This report aims to raise awareness about the role that the reform of public health laws can play in advancing the right to health and in creating the conditions for people to live healthy lives. By encouraging a better understanding of how public health law can be used to improve the health of the population, the report aims to encourage and assist governments to reform their public health laws in order to advance the right to health.
The report highlights important issues that may arise during the process of public health law reform. It provides guidance about issues and requirements to be addressed during the process of developing public health laws. It also includes case studies and examples of legislation from a variety of countries to illustrate effective law reform practices and some features of effective public health legislation.
Save the Children, April 2020
COVID-19’s rapid spread poses particular challenges for vulnerable populations, especially migrants and displaced (M&D) children. Over 180 countries – and rising – have identified cases of COVID-19, and migration is often cited as the reason for its spread. It is apparent that certain characteristics of displaced populations such as higher risk of contagion, high mobility, and being difficult to reach, present suitable conditions for a rapid outbreak of COVID-19 – at huge risk to M&D children and to the surrounding communities. It is clear that the cost of not prioritising M&D populations is likely to be catastrophic.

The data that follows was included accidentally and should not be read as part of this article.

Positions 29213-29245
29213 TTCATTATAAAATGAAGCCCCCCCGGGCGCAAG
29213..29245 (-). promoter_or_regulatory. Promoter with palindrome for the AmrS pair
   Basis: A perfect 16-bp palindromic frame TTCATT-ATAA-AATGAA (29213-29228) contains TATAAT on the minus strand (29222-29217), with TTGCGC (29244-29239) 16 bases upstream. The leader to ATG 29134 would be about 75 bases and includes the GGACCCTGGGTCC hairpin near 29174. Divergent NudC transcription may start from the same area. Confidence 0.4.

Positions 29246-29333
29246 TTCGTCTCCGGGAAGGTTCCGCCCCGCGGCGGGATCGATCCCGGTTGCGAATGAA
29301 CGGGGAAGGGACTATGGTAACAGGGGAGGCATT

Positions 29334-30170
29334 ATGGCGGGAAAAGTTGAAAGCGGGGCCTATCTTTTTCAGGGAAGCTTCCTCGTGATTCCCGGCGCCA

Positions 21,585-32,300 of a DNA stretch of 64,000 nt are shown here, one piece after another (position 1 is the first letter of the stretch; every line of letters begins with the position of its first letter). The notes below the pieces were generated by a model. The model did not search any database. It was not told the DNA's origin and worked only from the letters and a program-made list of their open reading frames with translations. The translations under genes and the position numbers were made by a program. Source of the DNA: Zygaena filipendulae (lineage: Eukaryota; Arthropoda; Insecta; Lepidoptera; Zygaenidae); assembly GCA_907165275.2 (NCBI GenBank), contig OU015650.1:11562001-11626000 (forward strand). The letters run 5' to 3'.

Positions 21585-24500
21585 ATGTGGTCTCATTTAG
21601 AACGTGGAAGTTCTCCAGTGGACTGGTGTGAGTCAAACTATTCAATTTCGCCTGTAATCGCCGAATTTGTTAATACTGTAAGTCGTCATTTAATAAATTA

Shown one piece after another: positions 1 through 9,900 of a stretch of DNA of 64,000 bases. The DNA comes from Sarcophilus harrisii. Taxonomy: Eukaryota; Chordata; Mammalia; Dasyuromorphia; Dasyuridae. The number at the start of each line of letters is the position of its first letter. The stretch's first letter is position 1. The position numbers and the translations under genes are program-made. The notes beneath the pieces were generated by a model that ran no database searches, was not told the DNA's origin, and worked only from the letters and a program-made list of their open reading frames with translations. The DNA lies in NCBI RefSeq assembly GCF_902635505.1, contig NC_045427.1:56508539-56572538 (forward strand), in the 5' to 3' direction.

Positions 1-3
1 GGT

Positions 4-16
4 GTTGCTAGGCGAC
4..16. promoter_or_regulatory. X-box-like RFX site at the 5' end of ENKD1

Save the Children’s Programme Framework explicitly recognises the acute vulnerability of migrant and displaced communities and suggests a number of possible programmatic interventions. This paper, developed by the TWG on Protecting the Rights of M&D Children, the MDI and Geneva Advocacy office, aims to provide further complementary analysis, suggested text for proposal and project design, and technical guidance to SC colleagues.
In light of the unprecedented impact that the COVID-19 outbreak is having across operations worldwide, UNHCR is revising its initial requirements of $33 million and is appealing for an additional $222 million, bringing revised requirements to $255 million to urgently support preparedness and response in situations of forced displacement over the next nine months.
COVID-19 is first and foremost a public health crisis, and within that crisis refugee and other forcibly displaced populations are at greater risk as the pandemic evolves.
UNHCR is focusing on protecting all forcibly displaced populations, prioritizing situations and
contexts—formal and informal—with large populations of refugees, IDPs, stateless persons and
other people of concern to ensure that health and WASH systems and services are shored up,
reinforced and quickly adapted.
Derrick Silove, Peter Ventevogel, Susan Rees, 2017
This paper considers contemporary issues in the refugee mental health field, including developments in research, conceptual models, social and psychological interventions, and policy. Prevalence data yielded by cross sectional epidemiological studies do not allow a clear distinction to be made between situational forms of distress and frank mental disorder, a shortcoming that may be addressed by longitudinal studies (WPA).